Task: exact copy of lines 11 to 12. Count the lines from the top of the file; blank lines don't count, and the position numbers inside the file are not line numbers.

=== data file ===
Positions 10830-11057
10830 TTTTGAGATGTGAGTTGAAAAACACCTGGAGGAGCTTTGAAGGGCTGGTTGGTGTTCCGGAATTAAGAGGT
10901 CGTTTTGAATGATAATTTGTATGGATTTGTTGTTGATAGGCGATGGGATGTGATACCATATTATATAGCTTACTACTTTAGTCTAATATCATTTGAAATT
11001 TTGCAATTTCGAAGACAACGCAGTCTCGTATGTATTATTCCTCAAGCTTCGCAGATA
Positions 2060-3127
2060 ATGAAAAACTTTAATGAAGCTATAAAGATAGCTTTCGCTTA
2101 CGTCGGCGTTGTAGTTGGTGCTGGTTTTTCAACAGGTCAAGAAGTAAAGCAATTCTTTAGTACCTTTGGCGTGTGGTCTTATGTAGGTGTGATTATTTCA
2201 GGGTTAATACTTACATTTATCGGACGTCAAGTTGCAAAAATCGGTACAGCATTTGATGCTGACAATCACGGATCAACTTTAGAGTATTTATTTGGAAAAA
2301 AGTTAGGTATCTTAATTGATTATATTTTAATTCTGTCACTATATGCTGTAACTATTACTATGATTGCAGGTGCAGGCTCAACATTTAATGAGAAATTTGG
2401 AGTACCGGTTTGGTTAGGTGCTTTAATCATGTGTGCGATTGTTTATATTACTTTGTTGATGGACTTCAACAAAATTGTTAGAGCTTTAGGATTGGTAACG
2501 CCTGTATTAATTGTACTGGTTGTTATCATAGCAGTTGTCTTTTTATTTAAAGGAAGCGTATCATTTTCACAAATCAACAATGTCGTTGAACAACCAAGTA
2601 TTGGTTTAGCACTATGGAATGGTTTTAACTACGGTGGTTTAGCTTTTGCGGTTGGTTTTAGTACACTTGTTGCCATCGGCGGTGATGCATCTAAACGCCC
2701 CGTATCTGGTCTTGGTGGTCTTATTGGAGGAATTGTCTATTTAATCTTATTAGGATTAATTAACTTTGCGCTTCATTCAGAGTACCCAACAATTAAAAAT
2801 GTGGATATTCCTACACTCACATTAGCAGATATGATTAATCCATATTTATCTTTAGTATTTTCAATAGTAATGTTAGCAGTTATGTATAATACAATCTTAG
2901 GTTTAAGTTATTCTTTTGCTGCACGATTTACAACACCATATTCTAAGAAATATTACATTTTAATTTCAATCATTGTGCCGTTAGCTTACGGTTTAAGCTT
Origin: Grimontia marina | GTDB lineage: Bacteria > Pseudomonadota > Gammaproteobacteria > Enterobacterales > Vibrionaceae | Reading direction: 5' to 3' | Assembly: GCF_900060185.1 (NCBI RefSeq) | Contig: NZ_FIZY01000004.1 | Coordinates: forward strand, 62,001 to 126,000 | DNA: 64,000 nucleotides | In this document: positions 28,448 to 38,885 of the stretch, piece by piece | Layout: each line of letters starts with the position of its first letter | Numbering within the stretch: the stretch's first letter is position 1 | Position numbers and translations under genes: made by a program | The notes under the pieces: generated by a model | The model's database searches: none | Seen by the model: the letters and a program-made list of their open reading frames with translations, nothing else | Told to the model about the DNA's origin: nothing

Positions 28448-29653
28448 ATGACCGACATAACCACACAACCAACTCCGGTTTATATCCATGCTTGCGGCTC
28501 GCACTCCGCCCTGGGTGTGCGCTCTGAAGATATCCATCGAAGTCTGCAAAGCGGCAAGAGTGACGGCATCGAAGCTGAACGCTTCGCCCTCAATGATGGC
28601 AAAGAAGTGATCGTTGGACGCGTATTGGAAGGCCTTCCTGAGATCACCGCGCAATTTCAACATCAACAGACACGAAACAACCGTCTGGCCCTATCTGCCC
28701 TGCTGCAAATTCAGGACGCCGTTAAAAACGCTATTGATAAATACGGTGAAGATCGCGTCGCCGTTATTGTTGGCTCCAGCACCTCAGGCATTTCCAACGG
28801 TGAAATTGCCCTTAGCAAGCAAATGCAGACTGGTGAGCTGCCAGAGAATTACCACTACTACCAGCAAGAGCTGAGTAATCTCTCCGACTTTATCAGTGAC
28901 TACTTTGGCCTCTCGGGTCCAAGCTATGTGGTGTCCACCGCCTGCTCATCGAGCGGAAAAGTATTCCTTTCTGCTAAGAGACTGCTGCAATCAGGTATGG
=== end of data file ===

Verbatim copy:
2501 CCTGTATTAATTGTACTGGTTGTTATCATAGCAGTTGTCTTTTTATTTAAAGGAAGCGTATCATTTTCACAAATCAACAATGTCGTTGAACAACCAAGTA
2601 TTGGTTTAGCACTATGGAATGGTTTTAACTACGGTGGTTTAGCTTTTGCGGTTGGTTTTAGTACACTTGTTGCCATCGGCGGTGATGCATCTAAACGCCC